Upogebia africana lives in a permanent burrow including turning chambers and two entrances. The large hairy first legs and the smaller second pair form a sieve used to strain detritus food from the water current created by the swimming limbs on the underside of the abdomen. When feeding the shrimp moves close to the opening of its burrow.
The nippers are equal-sized and subchelate (the 'thumb' is almost absent, the 'finger' bending back to meet it). The first two walking legs have a spine at the base, pointing inwards.
This shrimp is popular as fish bait, and considerable numbers are taken by means of 'prawn pumps'. This activity is additionally harmful to shrimp numbers as trampling collapses the tunnels and kills the inhabitants.
Adult length is up to 40 mm, and coloration is green-brown.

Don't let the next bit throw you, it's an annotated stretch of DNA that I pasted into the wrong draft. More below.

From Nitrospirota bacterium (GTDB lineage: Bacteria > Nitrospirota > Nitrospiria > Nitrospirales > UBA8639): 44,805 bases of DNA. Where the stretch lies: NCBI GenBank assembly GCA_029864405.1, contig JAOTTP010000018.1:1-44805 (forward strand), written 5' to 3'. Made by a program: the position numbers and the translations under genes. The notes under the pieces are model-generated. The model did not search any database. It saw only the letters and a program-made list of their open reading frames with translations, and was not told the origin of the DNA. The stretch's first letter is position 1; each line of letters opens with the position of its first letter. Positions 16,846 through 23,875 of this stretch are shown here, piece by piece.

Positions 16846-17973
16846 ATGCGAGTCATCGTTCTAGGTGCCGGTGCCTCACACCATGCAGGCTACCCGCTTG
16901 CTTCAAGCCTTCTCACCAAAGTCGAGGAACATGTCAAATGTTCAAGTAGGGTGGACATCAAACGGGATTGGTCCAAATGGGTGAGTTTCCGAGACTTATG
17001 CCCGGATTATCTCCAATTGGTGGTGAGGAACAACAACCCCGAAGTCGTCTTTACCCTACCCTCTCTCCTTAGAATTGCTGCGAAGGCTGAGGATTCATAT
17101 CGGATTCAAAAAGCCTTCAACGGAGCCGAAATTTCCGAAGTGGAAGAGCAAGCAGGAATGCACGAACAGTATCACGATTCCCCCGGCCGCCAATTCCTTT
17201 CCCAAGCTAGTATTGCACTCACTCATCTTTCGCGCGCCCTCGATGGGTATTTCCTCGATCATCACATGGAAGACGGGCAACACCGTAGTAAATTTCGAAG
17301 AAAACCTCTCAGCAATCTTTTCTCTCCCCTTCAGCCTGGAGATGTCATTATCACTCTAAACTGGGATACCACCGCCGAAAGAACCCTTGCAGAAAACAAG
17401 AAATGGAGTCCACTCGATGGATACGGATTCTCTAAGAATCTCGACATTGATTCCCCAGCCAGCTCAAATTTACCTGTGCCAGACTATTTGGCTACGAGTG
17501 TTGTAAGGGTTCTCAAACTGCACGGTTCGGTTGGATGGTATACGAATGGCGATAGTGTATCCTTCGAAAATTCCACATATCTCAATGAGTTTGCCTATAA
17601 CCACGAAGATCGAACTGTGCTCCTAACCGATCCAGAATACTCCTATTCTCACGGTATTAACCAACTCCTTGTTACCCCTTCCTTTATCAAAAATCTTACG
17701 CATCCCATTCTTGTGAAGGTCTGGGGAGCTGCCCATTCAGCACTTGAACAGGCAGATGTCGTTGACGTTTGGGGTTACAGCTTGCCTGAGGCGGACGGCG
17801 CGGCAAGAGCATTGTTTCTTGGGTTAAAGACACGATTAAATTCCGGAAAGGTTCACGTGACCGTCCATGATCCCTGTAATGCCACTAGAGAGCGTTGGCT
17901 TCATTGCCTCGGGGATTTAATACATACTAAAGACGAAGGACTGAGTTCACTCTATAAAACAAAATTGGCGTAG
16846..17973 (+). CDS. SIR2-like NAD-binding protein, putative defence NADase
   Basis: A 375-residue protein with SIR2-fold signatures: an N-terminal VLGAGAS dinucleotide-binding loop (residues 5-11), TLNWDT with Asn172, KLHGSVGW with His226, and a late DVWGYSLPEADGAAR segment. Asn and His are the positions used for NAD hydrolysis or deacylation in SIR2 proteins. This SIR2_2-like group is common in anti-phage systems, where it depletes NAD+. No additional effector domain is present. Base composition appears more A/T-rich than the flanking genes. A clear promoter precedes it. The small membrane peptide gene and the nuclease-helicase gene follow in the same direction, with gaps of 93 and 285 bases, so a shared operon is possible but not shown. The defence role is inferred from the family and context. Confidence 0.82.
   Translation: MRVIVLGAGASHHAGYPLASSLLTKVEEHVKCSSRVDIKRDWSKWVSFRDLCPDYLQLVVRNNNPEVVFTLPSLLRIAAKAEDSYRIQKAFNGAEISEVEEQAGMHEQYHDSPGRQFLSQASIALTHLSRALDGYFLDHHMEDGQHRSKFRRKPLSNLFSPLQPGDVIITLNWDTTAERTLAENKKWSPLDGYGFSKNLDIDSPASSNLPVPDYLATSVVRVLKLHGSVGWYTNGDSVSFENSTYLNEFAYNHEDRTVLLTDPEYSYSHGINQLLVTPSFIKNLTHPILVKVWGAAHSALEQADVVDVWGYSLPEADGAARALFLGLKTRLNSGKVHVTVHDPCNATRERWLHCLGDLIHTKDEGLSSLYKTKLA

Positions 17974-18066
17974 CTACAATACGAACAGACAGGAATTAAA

Oceanic dispersal barriers, adaptation and larval retention: an interdisciplinary assessment of potential factors maintaining a phylogeographic break between sister lineages of an African prawn.(Research article)(Report)
Dec 24, 2008; Authors: Peter R Teske [1,2,3]; Isabelle Papadopoulos [1,4]; Brent K Newman ; Peter C Dworschak ; Christopher D McQuaid...
Evidence for panmixia despite barriers to gene flow in the southern African endemic, Caffrogobius caffer (Teleostei: Gobiidae).(Research article)(Report)
Dec 01, 2008; Authors: Marlene Neethling ; Conrad A Matthee ; Rauri CK Bowie ; Sophie von der Heyden (corresponding author)...